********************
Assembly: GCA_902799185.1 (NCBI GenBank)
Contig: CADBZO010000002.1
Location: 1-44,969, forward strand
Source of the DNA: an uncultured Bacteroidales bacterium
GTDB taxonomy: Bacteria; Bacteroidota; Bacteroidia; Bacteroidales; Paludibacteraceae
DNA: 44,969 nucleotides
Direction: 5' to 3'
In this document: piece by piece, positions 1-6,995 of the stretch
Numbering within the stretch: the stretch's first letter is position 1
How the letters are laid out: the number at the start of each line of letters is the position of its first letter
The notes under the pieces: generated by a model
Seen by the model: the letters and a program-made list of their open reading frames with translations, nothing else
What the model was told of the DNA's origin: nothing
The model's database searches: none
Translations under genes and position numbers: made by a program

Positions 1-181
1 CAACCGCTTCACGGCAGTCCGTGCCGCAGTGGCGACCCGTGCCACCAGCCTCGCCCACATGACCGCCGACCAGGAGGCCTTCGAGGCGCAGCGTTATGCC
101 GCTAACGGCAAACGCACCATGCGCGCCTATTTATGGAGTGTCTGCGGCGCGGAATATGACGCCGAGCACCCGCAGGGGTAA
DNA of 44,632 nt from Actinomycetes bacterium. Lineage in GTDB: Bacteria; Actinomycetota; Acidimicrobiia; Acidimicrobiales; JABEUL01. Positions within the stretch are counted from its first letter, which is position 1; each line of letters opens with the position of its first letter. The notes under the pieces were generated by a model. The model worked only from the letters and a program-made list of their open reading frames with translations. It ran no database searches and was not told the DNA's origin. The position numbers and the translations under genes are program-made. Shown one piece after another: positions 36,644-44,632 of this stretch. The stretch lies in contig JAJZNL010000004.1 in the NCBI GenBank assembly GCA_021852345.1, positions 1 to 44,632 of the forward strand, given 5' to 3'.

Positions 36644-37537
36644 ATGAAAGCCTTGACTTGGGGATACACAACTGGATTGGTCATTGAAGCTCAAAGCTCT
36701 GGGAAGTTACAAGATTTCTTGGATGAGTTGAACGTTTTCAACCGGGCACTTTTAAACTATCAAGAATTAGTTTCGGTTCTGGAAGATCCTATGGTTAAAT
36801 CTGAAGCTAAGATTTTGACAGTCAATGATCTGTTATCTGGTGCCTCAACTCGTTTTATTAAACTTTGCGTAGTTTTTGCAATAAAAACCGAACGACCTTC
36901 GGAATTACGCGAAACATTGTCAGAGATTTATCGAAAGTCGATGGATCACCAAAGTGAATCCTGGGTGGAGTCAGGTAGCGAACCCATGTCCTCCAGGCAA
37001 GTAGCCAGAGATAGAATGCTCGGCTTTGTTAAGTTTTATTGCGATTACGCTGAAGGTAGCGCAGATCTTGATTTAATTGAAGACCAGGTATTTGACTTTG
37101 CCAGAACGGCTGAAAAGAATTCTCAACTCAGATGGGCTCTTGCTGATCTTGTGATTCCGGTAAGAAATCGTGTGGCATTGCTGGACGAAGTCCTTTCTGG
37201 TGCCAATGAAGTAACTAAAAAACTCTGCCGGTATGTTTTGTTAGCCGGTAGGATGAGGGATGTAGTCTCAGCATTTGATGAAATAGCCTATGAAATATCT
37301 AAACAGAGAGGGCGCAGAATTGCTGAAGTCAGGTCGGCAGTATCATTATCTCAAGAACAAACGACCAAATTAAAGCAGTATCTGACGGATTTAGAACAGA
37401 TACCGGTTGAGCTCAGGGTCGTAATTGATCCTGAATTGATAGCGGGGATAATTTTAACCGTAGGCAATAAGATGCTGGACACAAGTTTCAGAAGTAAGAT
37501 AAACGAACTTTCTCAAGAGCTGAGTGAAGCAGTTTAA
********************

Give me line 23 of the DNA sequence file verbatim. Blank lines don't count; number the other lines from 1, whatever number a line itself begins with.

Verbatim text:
36801 CTGAAGCTAAGATTTTGACAGTCAATGATCTGTTATCTGGTGCCTCAACTCGTTTTATTAAACTTTGCGTAGTTTTTGCAATAAAAACCGAACGACCTTC